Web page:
the cold, blustery weekend after Thanksgiving 2003, north Florida
AM radio firebrand
and political activist Andy "Down to Business" Johnson made a
rare appearance on the cable news circuit. The venue was Fox News'
"From the Heartland", hosted by former Congressman John Kasich
[R-OH]. Kasich brought together outspoken Iraqi war opponent Johnson
and syndicated conservative radio wunderkind Ben Ferguson to discuss
the merits of President George W. Bush's morale-boosting trip
to Iraq earlier in the week.
familiar with Fox News and its "fair and balanced" style of debate
won't be surprised to hear that Johnson found himself at the mercy
of many disparate elements [technical problems exclusive to Johnson's
mike, for example]. At this point, only a fool would expect anything
better from Rupert Murdoch's Aussie-owned mouthpiece for American
neoconservatism. But Johnson claims the experience was slanted
even beyond reasonable expectation.
the modulation of his volume throughout the segment, Johnson said
the following. "I truly do not know whether the volume was merely
a matter of stupidity and incompetence or whether it is part of
the general plan to terrorize the folks who disagree with the
host [or] anyone who is not in agreement with the Fox position.
I think I was cut off once due to technical problems and 2 or
3 [other] times because they did not want to hear what I had to
problems, like plane crashes and celebrity show trials, are a
centerpiece of both Fox News and the stateside political culture
it nurtures. Yet Johnson claims that Fox stooped far lower than
mere techie trickery in its efforts to engender cognitive dissonance
on his end.
never got a clear indication from Fox on what would be the topic
of discussion. As late as one hour before the show, the folks
in D.C. told me it would probably be about Medicare." Johnson,
a veteran media hand and former member of the Florida legislature,
knew better than to believe that.
ten minutes before my segment, they took me in to do make-up and
to [sit] in front of a camera. At no point was I able to see or
hear a monitor. During the last ten minutes they turned on my
headset for a moment to let me hear a little of the Michael Jackson
stuff, making me think I was probably about to be asked about
Michael Jackson, causing me to waste the last few minutes mulling
over what might there be useful or constructive or worthwhile
or timely for anyone to say about Jackson, devoting none of that
time to mulling over the Bush trip to Iraq," Johnson added.
Michael Jackson was the least of Johnson's problems. It was as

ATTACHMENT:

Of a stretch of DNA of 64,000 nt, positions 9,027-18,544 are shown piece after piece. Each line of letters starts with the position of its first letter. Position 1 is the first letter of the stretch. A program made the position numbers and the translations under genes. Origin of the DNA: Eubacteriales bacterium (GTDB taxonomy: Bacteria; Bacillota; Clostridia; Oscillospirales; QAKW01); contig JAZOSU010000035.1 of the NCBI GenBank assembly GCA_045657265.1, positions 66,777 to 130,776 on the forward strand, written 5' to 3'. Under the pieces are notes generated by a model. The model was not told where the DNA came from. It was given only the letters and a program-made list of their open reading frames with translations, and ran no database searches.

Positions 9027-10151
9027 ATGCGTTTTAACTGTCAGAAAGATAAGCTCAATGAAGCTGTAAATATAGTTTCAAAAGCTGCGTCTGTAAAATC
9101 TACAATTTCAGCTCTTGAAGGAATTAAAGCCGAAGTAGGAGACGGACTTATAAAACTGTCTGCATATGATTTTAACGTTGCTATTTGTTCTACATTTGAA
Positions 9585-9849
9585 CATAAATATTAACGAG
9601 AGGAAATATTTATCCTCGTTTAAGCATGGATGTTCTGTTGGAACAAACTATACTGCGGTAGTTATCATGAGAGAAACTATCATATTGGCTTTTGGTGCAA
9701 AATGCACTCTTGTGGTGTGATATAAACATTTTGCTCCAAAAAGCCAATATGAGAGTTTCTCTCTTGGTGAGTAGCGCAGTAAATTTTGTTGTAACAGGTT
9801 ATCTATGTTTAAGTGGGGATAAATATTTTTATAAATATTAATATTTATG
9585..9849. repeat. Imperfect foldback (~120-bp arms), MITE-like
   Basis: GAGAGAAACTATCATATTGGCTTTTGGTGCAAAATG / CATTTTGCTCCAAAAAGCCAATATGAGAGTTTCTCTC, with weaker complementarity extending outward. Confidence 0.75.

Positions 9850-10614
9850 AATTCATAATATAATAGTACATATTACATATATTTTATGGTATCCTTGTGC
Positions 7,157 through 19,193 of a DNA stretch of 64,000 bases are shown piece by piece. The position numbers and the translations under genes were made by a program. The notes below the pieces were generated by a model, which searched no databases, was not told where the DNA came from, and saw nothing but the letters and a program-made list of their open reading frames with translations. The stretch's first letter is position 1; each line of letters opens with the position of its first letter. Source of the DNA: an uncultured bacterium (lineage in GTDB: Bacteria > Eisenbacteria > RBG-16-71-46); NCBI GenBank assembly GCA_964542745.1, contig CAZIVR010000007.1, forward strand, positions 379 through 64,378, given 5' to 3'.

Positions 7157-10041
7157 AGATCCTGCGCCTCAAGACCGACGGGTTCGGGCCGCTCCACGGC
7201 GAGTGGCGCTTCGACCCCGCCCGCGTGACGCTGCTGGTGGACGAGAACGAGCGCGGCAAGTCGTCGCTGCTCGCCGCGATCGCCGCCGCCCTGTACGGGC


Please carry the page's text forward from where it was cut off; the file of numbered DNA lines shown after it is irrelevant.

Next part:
if the talk jock had been hit by a smooth criminal. There were
teasers for his spot interlaced throughout earlier segments of
"From the Heartland" that Johnson fairly describes as "brutal".
Johnson's headset, worn so that he could hear the debate in which
he was engaged, cut in and out as if shorted. But apparently feeling
that the deck wasn't stacked quite enough, Fox had a few more
trick plays to call.
was absolutely astonished to find out that Fox, apparently, does
not normally let people with opposing views have access to a monitor
prior to or during these segments. But it appears that folks with
views which are Fox views do get access to monitors before and
during these segments. They own the network. They have the legal
right to be as unfair as they choose. But it is amazing that they
go on and on about "fair and balanced," and yet, even thirty seconds
out, chose not to tell me what would be the topic."
balanced, and unafraid, goes the slogan. In defense of Fox, Johnson
cites the "Heartland" booking agent claiming days before the taping
that "you never know" what the topic will be. And if nothing else,
Johnson made a worthwhile enemy for his troubles.
the end of the show, Kasich and Geraldo Rivera [host of the show
just after "Heartland"] saw fit to discuss the erstwhile Congressman's
guest. "There was some additional exchange between the host and
Geraldo where the two of them made some comments about how they
just could not believe the [audacity of what I'd said]. I do very
much consider it a mark of distinction, something for which I
can be proud, if, in fact, Geraldo saw fit to ridicule me on national
TV." The mark of a resilient man: someone who can find a silver
lining in a psy-op.